Tech Jobs are Exploding: Here’s the Skills You Need to Future Proof Your Career

Digital transformation in all sectors has accelerated rapidly in light of the global pandemic. Digital skills have become almost a pre-requisite in many roles, as employees and organisations/employers navigate a new era of work in which technology plays a crucial part.

For experienced technology (tech) professionals, the past few years have paved the way for big opportunities. A 2021 report by Deloitte found that growth in tech jobs is set to outstrip Australia’s broader labour growth to 2026 by a factor of 4 – led by sectors experiencing rapid digitisation such as finance, utilities, construction and retail.

The demand for tech professionals amid a tech boom has created a super storm, and the balance of power between employers and candidates has shifted.

But navigating an industry which is constantly evolving can have its challenges. While 10 years ago we saw a huge demand for skills in Cobol and C# coding languages, these are now almost obsolete. The future belongs to those who seek to develop their career in-line with industry trends and business needs.

With this in mind, let’s take a look at today’s most in-demand tech skills and how you can gain them…

1. Communication

It may seem a little strange to see communication as a top skill within technology, but it’s a clear differentiator to employers when evaluating candidates.

The majority of technical roles require some degree of communication skills (written and verbal), though it’s the ability to communicate technical information to non-technical stakeholders that is highly sought after. Organisations need people who can be the conduit and clearly explain between the super technical and business units to solve real business problems.

In addition to being more employable, candidates who have these skills are likely to progress faster in their career.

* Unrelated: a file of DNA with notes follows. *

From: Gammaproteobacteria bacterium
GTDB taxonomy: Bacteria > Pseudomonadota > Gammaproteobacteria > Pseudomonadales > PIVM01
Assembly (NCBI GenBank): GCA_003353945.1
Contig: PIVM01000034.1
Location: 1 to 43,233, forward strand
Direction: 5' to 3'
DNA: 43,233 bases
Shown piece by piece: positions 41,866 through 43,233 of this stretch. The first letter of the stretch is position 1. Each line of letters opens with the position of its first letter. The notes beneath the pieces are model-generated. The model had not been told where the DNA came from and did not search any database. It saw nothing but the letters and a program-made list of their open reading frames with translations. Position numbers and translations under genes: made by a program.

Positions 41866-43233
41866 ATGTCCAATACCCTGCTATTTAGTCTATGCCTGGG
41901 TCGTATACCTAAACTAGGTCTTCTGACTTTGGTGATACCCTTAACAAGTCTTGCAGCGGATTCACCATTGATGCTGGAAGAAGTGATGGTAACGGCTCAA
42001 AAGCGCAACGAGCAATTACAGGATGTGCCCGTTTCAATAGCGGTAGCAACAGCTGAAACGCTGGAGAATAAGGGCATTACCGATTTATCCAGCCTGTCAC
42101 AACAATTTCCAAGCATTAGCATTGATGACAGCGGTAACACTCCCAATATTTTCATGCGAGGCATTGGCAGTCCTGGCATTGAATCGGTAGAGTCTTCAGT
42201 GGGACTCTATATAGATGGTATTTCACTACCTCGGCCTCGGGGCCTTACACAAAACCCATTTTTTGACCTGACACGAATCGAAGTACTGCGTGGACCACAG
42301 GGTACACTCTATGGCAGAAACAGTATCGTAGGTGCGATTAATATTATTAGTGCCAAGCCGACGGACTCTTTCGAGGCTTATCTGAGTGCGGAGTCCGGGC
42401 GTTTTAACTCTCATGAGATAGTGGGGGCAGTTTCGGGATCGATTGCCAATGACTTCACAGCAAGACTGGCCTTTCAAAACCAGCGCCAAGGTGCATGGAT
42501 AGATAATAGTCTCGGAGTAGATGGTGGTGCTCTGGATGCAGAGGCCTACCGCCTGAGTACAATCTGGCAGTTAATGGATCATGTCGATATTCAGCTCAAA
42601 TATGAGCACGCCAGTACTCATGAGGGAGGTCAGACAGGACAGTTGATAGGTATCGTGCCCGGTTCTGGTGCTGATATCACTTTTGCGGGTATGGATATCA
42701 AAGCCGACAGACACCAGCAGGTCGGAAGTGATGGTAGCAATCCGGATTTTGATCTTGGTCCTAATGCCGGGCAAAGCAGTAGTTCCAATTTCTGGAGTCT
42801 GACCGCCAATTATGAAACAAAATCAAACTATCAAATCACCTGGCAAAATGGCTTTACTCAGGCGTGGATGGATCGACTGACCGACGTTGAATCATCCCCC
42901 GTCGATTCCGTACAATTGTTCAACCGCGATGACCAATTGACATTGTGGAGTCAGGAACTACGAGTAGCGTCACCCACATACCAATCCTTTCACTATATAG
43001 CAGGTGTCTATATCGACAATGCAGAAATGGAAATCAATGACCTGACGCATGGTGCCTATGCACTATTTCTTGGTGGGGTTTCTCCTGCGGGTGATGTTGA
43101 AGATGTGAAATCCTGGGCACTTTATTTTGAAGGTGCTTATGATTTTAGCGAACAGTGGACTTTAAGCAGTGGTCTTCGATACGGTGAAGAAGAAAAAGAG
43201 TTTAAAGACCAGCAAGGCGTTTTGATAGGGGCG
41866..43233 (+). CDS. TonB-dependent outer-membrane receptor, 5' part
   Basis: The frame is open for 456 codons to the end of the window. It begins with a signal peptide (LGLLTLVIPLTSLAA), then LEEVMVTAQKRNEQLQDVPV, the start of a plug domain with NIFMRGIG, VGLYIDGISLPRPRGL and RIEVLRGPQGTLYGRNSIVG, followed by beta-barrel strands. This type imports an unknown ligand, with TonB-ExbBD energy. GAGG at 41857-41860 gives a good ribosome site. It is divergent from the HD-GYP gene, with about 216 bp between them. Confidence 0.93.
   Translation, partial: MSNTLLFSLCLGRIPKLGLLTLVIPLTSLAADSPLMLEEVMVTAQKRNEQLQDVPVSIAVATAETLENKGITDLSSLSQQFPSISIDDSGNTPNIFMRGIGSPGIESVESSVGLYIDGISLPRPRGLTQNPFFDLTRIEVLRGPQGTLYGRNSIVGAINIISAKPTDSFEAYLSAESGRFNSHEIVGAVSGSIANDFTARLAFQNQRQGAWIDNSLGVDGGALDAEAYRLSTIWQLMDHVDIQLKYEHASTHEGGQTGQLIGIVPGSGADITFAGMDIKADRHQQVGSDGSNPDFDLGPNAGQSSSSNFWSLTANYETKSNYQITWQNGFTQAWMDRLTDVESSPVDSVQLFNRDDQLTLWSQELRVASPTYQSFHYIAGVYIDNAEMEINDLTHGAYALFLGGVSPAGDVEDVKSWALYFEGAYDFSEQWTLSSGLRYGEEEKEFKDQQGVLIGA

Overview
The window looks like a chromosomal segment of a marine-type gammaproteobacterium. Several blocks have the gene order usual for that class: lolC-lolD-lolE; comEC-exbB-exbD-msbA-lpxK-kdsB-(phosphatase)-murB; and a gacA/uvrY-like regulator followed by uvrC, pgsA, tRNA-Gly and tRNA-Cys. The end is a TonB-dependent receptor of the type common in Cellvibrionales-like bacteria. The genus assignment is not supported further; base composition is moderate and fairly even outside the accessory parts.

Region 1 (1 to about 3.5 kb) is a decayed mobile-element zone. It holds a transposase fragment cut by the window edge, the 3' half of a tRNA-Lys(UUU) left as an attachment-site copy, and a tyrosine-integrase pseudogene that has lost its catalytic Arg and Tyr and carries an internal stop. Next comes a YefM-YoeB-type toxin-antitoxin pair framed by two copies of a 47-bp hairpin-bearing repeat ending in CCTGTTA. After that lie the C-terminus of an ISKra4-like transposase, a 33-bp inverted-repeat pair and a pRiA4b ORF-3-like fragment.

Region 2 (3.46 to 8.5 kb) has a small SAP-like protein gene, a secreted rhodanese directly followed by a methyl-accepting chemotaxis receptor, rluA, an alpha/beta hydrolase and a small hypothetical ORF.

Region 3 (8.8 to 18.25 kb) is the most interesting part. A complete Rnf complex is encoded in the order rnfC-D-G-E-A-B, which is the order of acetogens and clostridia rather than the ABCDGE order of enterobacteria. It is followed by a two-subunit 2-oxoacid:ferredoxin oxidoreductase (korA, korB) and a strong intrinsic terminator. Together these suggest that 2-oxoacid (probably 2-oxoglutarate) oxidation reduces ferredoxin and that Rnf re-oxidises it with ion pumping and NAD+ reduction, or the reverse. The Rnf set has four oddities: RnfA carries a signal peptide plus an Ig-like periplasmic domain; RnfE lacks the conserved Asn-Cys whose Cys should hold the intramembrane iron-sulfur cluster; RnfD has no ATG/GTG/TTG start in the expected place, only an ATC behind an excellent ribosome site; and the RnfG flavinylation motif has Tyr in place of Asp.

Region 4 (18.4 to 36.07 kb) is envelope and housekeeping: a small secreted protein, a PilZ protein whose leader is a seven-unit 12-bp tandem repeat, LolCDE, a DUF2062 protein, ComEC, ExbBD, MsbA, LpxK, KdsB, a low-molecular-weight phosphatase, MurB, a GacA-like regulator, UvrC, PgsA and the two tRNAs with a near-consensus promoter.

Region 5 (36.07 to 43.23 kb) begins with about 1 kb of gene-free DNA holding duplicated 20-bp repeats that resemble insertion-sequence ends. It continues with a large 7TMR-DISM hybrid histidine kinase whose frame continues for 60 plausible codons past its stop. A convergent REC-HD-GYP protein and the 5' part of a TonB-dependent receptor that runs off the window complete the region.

How to upskill in communication: Short courses on improving communication skills are readily available online, such as through LinkedIn Learning or Udemy. Because learning to communicate effectively often requires feedback, it’s also worthwhile finding a coach or mentor who can guide you on where and how to improve.

2. Data science, analysis and management

The demand for data is becoming more evident, and this is only set to increase in coming years. The creation of the “Chief Data Officer” roles shows how important data is and will be in both business operations and strategic planning.

There is already a wealth of opportunities in the data space – from data scientists and engineers to data governance and privacy experts. Those who can relate well to end users in eliciting the insights they need from data, or helping them to understand data, are particularly in demand.

How to upskill in data science, analysis and management: There are countless courses available on data science, including highly respected ‘Masters in Data Science’. From a data management point of view, Dama.org is a gateway to education, certification and career advancement. It’s worthwhile doing your research to find a course that aligns with the data space you wish to specialise in.

3. Big picture thinking and strategic planning

In an age of information sharing and collaboration, business silos are known as a barrier to success.
Candidates who have a knack for seeing the bigger picture, and can create plans or strategies that align with broader goals while managing themselves or a team to achieve them, will be an asset in all organisations.

How to upskill in big picture thinking and strategic planning: You can find a variety of interesting courses on big picture thinking in business. While they may not offer a formal qualification, they will no doubt provide valuable insights. A coach or mentor who can shed light on how to level up your thinking is also worth considering.

The secret to success in a tech career? Embrace lifelong learning

Perhaps more than any other industry, a commitment to lifelong learning is essential for tech professionals.

I have a candidate who is in the early stage of their data career and working in a mid-level data role while studying for a Masters in Data. This combination of hands on experience in the workplace and further study will set this candidate apart from their peers for many years – and ensure they never have a shortage of job offers when they are ready to move on.

Try to see further study as a springboard for a “choose your own adventure” in your career, where you commit to evolving your skills in line with where the industry is headed.
For a private chat about new opportunities in data and tech, don’t hesitate to reach out on (02) 6108 4878.

Lucas Walker
Senior Recruitment Consultant
HorizonOne Recruitment

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